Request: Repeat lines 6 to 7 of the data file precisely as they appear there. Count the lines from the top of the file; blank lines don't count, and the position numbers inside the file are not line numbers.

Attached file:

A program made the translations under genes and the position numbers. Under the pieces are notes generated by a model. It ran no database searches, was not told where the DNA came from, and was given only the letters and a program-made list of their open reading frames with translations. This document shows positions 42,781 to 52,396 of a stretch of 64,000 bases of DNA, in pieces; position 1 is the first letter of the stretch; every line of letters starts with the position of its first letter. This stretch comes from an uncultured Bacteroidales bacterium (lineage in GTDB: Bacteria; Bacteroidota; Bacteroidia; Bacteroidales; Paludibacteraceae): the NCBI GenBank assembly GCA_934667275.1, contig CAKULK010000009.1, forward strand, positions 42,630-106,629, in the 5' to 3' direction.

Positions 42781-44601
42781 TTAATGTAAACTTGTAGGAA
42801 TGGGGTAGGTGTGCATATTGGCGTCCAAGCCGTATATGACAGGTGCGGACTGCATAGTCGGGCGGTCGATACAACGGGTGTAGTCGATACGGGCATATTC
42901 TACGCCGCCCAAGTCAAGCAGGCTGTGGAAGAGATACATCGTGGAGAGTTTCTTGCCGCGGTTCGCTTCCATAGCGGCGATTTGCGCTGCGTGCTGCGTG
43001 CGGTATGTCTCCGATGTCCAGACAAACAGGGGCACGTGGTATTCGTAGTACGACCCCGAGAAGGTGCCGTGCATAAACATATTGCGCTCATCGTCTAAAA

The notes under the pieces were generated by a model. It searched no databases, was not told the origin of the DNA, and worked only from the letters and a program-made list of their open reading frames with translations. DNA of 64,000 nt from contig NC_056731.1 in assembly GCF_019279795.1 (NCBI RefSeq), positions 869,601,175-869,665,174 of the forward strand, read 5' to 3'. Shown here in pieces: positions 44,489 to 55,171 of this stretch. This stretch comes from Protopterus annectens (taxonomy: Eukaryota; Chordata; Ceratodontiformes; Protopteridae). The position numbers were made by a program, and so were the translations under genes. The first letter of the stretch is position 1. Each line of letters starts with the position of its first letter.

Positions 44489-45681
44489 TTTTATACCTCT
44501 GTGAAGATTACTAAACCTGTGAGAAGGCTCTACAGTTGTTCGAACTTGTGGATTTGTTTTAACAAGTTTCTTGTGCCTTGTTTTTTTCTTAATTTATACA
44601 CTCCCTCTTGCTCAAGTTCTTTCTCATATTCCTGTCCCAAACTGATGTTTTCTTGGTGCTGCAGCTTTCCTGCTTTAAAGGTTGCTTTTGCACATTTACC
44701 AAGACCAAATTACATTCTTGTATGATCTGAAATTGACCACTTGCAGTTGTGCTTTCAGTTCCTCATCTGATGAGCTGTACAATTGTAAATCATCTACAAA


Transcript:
43001 CGGTATGTCTCCGATGTCCAGACAAACAGGGGCACGTGGTATTCGTAGTACGACCCCGAGAAGGTGCCGTGCATAAACATATTGCGCTCATCGTCTAAAA

The notes under the pieces were generated by a model. It searched no databases, was not told the origin of the DNA, and worked only from the letters and a program-made list of their open reading frames with translations. DNA of 64,000 nt from contig NC_056731.1 in assembly GCF_019279795.1 (NCBI RefSeq), positions 869,601,175-869,665,174 of the forward strand, read 5' to 3'. Shown here in pieces: positions 44,489 to 55,171 of this stretch. This stretch comes from Protopterus annectens (taxonomy: Eukaryota; Chordata; Ceratodontiformes; Protopteridae). The position numbers were made by a program, and so were the translations under genes. The first letter of the stretch is position 1. Each line of letters starts with the position of its first letter.